Monday, September 30, 2013

After Her by Joyce Maynard

It's the summer of 1979, and a dry, hot, northern California school vacation stretches ahead for Rachel and her younger sister Patty-the daughters a larger-than-life, irresistibly handsome and chronically unfaithful detective father who loves to make women happy, and the mother whose heart he broke.

Left to their own devices, the inseparable sisters spend their days studying record jackets, concocting elaborate fantasies about the life of the mysterious neighbor who moves in down the street, and playing dangerous games on the mountain that rises up behind their house.

When young women start showing up dead on the mountain, the girls' father is charged with finding the man responsible, known as The Sunset Strangler. Seeing her father's life slowly unravel when he fails to stop the murders, Rachel embarks on her most dangerous game yet: setting herself up as bait to catch the killer, with consequences that will destroy her father's career and alter the lives of everyone she loves.

It is not until thirty years later that Rachel, who has never given up hope of vindicating her father, finally smokes out the killer, bringing her back to the territory of her childhood, and uncovering a long-buried family secret. 

At first when I read the back cover about what the book was supposed to be about I was already questioning the idea of the story…“was it going to be a hard story to follow?”; “was I going to get confused pretty quick as to which character I’m reading about?” and so on and so on. As I started reading the first chapter I was instantly drawn into the story.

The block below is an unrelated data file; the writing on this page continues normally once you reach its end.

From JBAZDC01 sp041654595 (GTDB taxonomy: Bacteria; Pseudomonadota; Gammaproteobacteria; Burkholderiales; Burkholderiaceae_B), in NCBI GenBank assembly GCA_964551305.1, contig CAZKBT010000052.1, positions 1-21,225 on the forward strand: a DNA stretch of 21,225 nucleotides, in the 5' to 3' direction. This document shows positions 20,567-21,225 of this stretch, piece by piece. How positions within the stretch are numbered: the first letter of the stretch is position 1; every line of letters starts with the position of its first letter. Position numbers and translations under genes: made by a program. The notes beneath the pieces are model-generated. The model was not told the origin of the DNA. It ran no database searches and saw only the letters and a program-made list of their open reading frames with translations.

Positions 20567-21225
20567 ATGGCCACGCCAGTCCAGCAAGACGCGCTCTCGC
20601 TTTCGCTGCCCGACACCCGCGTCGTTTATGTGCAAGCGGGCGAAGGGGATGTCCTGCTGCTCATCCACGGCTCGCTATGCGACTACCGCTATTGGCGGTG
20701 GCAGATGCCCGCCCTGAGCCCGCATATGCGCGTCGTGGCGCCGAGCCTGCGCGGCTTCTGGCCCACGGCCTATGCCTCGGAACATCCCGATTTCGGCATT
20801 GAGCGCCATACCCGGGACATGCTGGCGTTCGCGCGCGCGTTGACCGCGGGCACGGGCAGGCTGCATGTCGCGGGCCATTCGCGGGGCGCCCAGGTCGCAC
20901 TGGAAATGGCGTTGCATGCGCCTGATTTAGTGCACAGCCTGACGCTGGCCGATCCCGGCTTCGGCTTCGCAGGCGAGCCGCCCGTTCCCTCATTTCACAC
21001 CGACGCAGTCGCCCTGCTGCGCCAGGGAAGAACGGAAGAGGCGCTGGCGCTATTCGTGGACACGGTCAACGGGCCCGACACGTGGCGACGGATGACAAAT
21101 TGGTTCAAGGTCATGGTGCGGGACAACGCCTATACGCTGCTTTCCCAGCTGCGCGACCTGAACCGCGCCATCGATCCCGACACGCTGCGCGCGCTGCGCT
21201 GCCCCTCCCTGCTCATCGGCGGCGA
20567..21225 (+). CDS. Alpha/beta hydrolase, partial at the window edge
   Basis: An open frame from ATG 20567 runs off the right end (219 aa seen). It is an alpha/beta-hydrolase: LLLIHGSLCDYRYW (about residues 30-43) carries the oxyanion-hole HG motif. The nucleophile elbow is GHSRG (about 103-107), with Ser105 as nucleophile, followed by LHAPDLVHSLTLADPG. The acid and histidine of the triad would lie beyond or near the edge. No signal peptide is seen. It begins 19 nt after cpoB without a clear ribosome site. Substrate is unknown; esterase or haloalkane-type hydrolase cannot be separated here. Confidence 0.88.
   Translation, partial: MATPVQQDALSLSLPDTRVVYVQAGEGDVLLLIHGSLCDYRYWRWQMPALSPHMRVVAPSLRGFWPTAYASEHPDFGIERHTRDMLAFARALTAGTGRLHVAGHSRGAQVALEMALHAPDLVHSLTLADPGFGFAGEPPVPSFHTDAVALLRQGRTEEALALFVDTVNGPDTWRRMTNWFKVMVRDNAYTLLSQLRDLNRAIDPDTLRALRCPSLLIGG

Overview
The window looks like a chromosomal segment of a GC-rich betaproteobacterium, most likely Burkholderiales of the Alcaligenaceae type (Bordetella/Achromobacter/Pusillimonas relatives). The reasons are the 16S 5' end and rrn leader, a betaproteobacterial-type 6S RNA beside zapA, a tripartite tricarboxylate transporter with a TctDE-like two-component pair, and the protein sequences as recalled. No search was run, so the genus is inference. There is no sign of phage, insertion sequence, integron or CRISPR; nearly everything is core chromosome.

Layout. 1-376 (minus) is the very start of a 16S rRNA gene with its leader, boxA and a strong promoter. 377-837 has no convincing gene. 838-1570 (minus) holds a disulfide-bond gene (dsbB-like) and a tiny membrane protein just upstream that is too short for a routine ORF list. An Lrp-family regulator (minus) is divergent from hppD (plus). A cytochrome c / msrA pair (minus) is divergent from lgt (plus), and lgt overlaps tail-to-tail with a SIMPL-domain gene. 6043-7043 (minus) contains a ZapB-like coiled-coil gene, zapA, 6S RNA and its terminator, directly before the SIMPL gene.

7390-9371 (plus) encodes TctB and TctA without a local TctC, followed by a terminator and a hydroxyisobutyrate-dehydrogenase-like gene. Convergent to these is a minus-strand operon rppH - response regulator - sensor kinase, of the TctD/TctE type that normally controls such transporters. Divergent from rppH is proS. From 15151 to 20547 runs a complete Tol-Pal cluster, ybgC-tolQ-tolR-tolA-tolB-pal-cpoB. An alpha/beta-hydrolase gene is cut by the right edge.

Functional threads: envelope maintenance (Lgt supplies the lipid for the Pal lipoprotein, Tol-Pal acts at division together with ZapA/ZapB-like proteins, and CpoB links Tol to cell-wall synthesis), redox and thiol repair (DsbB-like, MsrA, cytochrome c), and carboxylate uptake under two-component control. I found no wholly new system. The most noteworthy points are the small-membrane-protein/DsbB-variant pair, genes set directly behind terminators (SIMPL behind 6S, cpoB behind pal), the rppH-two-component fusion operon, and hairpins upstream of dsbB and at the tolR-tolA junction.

The way Joyce Maynard wrote the story made it feel like I was there and like I was the character writing about where I lived and what was going on during that time. By the middle of the book I was really engrossed in the story and was getting antsy to get to the next sentence. I was even on edge to learn what would happen next; I had to stop myself from reading the last two to three pages of the story just so I wouldn’t ruin the ending for myself. I really enjoyed reading this story and I was a little sad when I finished it because I was wanting more of the story although there was much else that could be told.

 I love how the author Joyce Maynard wrote the story; she made it very easy to follow and I liked how she didn’t number the chapters. I feel that by not numbering the chapters the reader would feel like he/she were living the story instead of merely reading about it. I think men and women would love this book; I feel like it was a real page turner and that it was a great suspenseful book. Overall I give this book and the author an “A+.”

*I received a copy of this book in exchange for an honest review.  Tiffany 

1 comment:

The old grey donkey, Eeyore stood by himself in a thistly corner of the Forest, his front feet well apart, his head on one side, and thought about things. Sometimes he thought sadly to himself, "Why?" and sometimes he thought, "Wherefore?" and sometimes he thought, "Inasmuch as which?" and sometimes he didn't quite know what he was thinking about.

Thank you for taking time out of your day to leave a comment. It's appreciated.